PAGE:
198099 Saint Petersburg
17 Promyshlennaya Ulitsa, Room 107
190008 Saint Petersburg
16 Soyuza Pechatnikov Ulitsa
The Department of History was created in 2012. The overarching goal of the department is systematic development of the field of global, comparative, and transnational history as a potent tool of overcoming the limitations of national history canon, fostering interdisciplinary dialogue in the field of social sciences and humanities, and brining new public relevance to historical knowledge. The department mission includes the development of new type of historical undergraduate and graduate education in Russia and pioneering new research fields in Russian historiography in dialogue with the global historical profession.
Edited by: D. Moon, N. Breyfogle, A. Bekasova.
White Horse Press, 2021.
Scandinavian Journal of History. 2021.
In bk.: Personal Trajectories In Russia’s Great War And Revolution, 1914–22. Biographical Itineraries, Individual Experiences, Autobiographical Reflections. Vol. 9: Russia's Great War and Revolution. Slavica Publishers, 2021. P. 333-353.
Selin A. A., Байгушев С. В., Levin F. et al.
Working Papers of Humanities. WP. Издательский дом НИУ ВШЭ, 2020. No. 197.
Faculty of History, National Research University-Higher School of Economics in St. Petersburg
Together with international scholarly journal Ab Imperio: Studies of New Imperial History and Nationalism in Post Soviet Space
May 27−28, 2013
St. Petersburg, Russia
When Postcolonial Meets Postimperial: Sovereignty, Politics of Difference, and Composite Society in Comparative Perspectives
Empire has become a universal metaphor for a wide variety of sustained asymmetrical relationships in the spheres of politics, culture, and economy. Modern European empires of the nineteenth and twentieth centuries (mostly the British and the French) provided the major frame of reference and empirical base for case studies of empire and its main modes of operation: imperialism and colonialism. One tradition of studies of the imperial situation proceeded from the “empire’s end” (“from above”), as imperial history, the other – from the perspective of the colonized (“from below”), as postcolonial studies. The former has always been suspected of attempts to white-wash historical empires and imperialism, the latter − of political partisanship and association with activism.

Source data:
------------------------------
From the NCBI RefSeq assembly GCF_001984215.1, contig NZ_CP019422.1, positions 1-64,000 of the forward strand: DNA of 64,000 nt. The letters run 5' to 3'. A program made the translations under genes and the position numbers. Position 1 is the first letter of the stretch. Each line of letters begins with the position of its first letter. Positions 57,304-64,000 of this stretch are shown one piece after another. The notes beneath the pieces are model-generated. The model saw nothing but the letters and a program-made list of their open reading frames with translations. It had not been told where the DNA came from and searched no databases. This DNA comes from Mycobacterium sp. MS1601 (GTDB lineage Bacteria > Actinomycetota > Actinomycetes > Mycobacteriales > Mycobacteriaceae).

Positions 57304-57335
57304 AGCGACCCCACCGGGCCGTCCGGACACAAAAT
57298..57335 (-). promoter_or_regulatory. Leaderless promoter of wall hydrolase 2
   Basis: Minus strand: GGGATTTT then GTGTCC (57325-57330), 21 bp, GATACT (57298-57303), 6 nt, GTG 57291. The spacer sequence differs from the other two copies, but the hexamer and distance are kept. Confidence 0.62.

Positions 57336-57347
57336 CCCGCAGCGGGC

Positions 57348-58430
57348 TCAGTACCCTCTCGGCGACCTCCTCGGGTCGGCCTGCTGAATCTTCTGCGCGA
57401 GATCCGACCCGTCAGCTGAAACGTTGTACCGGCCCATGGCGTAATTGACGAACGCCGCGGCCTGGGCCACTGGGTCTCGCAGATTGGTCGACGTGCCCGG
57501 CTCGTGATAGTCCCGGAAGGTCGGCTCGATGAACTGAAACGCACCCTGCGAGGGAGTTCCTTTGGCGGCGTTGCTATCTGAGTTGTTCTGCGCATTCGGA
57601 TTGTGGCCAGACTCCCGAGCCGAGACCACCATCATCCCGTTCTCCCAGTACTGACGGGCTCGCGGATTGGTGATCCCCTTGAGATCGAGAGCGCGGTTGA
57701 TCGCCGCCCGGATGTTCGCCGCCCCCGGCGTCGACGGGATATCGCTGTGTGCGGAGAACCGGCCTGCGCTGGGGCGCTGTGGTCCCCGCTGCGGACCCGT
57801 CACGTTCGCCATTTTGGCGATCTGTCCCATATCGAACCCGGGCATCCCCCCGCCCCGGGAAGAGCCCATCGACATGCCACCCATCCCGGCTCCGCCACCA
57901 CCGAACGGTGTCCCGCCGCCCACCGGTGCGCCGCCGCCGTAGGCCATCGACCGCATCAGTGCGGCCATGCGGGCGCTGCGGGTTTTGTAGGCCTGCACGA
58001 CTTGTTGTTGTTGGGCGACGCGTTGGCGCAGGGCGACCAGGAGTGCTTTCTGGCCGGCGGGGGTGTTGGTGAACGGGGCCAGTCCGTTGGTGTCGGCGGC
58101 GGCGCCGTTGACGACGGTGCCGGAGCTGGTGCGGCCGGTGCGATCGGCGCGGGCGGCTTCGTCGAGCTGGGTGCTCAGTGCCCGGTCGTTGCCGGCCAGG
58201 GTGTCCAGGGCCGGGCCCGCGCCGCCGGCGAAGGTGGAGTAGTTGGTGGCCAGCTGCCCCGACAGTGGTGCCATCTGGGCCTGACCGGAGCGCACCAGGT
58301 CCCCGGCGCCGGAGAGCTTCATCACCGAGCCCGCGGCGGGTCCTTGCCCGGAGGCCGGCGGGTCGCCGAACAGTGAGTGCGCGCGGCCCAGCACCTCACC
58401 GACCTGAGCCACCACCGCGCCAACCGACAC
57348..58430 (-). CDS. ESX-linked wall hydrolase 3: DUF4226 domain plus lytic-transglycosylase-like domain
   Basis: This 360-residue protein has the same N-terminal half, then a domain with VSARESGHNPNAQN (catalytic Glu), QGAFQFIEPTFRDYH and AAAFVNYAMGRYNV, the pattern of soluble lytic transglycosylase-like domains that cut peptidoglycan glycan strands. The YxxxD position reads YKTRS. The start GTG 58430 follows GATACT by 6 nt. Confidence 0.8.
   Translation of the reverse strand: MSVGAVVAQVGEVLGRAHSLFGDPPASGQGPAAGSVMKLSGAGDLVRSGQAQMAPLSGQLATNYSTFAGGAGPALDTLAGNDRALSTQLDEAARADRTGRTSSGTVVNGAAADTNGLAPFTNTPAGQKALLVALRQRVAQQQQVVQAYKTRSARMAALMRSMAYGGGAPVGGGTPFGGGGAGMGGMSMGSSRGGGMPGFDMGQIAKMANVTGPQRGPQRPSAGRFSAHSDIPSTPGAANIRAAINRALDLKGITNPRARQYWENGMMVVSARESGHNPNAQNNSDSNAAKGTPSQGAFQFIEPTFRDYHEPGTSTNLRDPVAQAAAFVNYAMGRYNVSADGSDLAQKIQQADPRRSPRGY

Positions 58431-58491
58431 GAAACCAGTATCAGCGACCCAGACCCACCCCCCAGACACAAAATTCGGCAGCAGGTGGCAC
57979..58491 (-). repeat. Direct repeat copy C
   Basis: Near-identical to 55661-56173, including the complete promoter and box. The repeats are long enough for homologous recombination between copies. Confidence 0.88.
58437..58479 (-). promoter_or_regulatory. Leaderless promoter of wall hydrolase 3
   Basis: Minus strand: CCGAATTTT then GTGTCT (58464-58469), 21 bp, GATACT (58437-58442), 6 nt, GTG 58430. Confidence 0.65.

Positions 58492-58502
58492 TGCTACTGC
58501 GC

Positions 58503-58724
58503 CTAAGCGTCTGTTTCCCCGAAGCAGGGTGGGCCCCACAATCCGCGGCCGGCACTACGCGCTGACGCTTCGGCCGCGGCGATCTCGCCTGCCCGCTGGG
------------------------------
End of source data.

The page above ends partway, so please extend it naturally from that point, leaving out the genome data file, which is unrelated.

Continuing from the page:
The original binary opposition of the two approaches has softened in several important aspects, particularly with the rise of new imperial history after 2000, with its interest in the ways imperial “peripheries” influenced and reshaped the metropole society. Likewise, recent developments in postcolonial studies have departed from the original interpretation of the colonial situation as single-mode relationships of oppression and resistance, and discovered the problem of uneven composition of the colonized groups, often in conflict with each other. Another binary opposition that was relativized recently is that between the two allegedly distinct types of imperial systems: maritime or colonial empires and land-based contiguous empires. This opposition used to be a commonplace not only in imperial history, but in postcolonial studies as well: it is notable that earlier theoretical texts, such as Edward Said’s Orientalism, did not include the examination of German or Russian orientalisms and forms of culture-power that were associated with it. Recent historiography of colonialism and empires critically revises this earlier typology and further complicates it. The rising popularity of the concept of “gunpowder empires” (still applied intuitively rather than as an analytical model) or of such concepts as fiscal “garrison state” further problematize the nature of relationships of the British with the Mughal Empire, or of the Russian imperial formations with many of its neighbors that it came to dominate. The deconstruction of nation and nationalism as ideal types and poles in a binary juxtaposition to empire and colonialism and further blurred the formerly clear-cut structuralist model. The ambiguous and varying combination of coercion and emancipation, protection of one category of human rights at the expense of violating other categories make both “imperial” and “anti-imperial” forces an uneasy ideal for political partisanship. These all have resulted in the opening up of a void in place of former well-established orthodoxies, and the most urgent problem is the search for a new meta-language needed to embrace and describe this emerging heterogeneous terrain unsystematically sketched out from within several conflicting disciplines.